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Exactly how big is the $254 million budget proposed by Salt Lake City Mayor Ralph Becker?

For some members of the City Council, it's a tricky question — one that is likely to influence the body's discussions over the next month as it struggles to adopt a spending plan.

In a worst-case scenario, it could set the stage for higher tax bills for property owners a year from now. Even though the proposed budget includes no rate increase, the growth in revenues has triggered a "truth in taxation" public hearing in coming weeks.

The budget for this fiscal year that ends June 30 is $230 million. The budget for fiscal year 2016 that begins July 1 is $254 million — but it includes a $10 million line item for the Redevelopment Agency that was accounted for differently in the previous budget. Apples to apples, the budget proposed for the upcoming fiscal year is $14 million larger than the current one ­— a 6 percent bump, twice the rise from the previous year.

For some council members it appears too hefty an increase.

The mayor's proposal projects an extra $5.4 million in property-tax revenues for the coming fiscal year. And his budget estimates sales-tax growth of $1.6 million. Other revenue streams also are projected to go up.

The question is, do the projections reflect a trend that can be relied upon in future budgets or is it a one-time windfall that should be treated with caution? If the council votes to allocate the $254 million to ongoing improvements and services and it turns out to be an anomaly, then members would be under real pressure to raise taxes next year.

"We need more clarity as a council on the surety of these numbers," said Councilwoman Erin Mendenhall in a Monday interview.

"The increase in the amount of [projected revenue] is staggering."

But David Everitt, Becker's chief of staff, said he is confident about the projections.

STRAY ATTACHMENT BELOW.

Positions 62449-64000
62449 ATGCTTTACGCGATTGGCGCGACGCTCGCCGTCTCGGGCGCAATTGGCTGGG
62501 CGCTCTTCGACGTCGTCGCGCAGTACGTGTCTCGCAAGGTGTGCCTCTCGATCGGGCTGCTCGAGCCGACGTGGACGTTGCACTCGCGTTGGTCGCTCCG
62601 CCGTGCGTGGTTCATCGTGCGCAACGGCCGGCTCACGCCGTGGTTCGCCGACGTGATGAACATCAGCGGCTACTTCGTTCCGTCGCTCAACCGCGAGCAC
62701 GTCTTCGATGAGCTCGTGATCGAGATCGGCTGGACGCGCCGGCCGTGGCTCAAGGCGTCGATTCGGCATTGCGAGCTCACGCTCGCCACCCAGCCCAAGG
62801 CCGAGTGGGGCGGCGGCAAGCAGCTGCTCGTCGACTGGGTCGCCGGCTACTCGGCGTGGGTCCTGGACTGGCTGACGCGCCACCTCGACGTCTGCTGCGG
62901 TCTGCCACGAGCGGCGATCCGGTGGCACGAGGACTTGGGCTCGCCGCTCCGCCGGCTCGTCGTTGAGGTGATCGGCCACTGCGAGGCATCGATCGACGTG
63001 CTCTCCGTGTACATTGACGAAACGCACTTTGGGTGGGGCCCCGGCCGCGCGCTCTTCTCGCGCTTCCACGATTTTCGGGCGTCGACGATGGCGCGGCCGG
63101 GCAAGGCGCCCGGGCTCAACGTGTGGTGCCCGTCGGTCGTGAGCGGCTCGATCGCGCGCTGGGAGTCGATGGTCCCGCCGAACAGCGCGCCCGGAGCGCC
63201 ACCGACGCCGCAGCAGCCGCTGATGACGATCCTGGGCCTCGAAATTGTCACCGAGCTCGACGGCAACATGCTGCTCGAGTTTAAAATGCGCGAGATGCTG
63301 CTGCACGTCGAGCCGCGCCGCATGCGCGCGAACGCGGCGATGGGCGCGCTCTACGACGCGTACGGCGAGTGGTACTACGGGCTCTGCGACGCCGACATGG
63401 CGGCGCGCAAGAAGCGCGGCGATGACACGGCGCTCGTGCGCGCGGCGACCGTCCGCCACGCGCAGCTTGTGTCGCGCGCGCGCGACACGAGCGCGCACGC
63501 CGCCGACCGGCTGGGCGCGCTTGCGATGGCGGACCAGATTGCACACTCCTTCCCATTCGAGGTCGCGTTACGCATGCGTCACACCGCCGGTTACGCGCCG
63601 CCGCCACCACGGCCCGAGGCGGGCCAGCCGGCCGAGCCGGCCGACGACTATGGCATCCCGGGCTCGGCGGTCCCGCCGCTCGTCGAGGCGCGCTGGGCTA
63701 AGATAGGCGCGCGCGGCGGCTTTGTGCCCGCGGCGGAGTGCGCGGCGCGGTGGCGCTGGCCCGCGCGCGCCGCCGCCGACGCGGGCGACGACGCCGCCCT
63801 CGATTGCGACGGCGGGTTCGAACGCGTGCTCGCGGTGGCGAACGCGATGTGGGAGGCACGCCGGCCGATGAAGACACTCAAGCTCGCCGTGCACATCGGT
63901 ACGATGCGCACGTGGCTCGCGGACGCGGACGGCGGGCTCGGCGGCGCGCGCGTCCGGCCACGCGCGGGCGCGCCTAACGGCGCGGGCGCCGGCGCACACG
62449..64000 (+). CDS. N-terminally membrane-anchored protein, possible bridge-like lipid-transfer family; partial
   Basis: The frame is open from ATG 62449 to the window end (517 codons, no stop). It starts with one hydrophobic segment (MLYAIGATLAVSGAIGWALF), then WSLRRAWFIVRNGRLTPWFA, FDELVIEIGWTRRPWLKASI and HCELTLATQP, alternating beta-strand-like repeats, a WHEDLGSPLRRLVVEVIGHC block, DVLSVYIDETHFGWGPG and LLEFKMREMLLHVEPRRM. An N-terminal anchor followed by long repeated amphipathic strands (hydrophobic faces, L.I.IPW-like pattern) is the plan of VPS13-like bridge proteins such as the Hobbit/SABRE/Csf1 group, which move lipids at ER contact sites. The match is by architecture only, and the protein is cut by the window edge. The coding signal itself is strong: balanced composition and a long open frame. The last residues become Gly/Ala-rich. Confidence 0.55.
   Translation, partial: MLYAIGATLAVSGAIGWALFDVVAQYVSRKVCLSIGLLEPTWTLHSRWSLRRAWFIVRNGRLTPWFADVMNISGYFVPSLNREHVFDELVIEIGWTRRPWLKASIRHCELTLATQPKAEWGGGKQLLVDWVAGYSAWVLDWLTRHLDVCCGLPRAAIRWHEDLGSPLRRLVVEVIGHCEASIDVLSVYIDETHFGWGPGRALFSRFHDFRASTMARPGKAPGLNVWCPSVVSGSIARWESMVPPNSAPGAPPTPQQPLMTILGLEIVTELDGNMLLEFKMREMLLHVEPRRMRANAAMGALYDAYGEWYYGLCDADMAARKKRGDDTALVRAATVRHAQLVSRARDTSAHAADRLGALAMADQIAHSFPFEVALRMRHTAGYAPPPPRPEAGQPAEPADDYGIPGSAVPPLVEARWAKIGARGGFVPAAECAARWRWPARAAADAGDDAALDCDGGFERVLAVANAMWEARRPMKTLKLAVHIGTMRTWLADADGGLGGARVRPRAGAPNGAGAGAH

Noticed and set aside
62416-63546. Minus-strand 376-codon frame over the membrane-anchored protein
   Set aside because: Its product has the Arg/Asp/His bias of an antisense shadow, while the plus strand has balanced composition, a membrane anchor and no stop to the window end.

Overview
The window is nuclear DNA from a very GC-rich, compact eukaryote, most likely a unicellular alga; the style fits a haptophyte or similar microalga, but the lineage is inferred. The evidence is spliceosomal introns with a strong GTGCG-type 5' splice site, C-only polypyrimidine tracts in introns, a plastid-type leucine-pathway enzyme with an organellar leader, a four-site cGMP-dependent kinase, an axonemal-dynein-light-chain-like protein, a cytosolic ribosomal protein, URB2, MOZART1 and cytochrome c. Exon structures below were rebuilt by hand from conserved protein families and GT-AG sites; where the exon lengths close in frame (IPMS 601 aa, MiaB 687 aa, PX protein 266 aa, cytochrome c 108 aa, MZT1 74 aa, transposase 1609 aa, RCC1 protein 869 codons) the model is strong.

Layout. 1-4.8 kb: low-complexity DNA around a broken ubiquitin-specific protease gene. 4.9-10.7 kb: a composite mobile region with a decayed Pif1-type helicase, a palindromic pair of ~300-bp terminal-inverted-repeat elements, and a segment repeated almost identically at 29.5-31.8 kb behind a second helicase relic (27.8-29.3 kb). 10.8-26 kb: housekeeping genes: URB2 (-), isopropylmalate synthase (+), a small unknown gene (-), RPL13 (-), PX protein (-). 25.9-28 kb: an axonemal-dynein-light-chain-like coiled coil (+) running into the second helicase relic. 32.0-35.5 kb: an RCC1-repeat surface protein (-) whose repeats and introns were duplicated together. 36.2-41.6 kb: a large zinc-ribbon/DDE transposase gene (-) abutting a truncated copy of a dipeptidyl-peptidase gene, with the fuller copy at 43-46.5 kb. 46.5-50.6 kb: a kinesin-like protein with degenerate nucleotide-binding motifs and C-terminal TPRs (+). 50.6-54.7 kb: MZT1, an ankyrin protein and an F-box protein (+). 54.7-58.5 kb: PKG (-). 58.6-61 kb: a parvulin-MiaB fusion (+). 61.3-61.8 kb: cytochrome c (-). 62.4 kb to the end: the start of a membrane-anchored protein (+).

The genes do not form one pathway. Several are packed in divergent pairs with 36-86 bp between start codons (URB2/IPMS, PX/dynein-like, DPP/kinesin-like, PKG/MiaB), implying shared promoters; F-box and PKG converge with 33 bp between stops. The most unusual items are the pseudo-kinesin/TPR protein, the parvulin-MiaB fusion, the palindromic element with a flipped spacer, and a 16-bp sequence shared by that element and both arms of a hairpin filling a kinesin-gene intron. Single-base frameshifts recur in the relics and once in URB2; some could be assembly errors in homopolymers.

In the coming fiscal year, there is more property tax revenue, he said referring to new growth. And with the improving economy, more people will be paying property tax on time.

The mayor's budget staff has accurately projected revenues in the past, he said.

"We are comfortable with these numbers," he said. "We will rely on our record."

Councilman Charlie Luke isn't so sure.

"This is a departure from the budgets we've received in the past from the mayor," he said. "It's a big budget and a big step."

Exactly how much the projections impact the council's approved budget will be played out over the next four to five weeks.

It must adopt a budget by the third week in June.

"As a council member, I'm going to be looking at it closely," Luke said. "I want to make sure we keep things on a sustainable path."

But Councilman Kyle LaMalfa said he believes the revenue increases reflect a trend of new growth and spending in an improving economy. He conceded, however, that the formula for projecting revenue is complicated.

If a majority of the council does not buy off on the projections, it can cut the proposed budget.

"When I look at the numbers, it seems like stabilized revenue," LaMalfa said. "For those who do not think we should calculate property tax revenues this way, they will have to find cuts in the mayor's budget."

Budget discussions will continue at the council's 1 p.m. work session Tuesday at City Hall, 451 S. State, Room 326.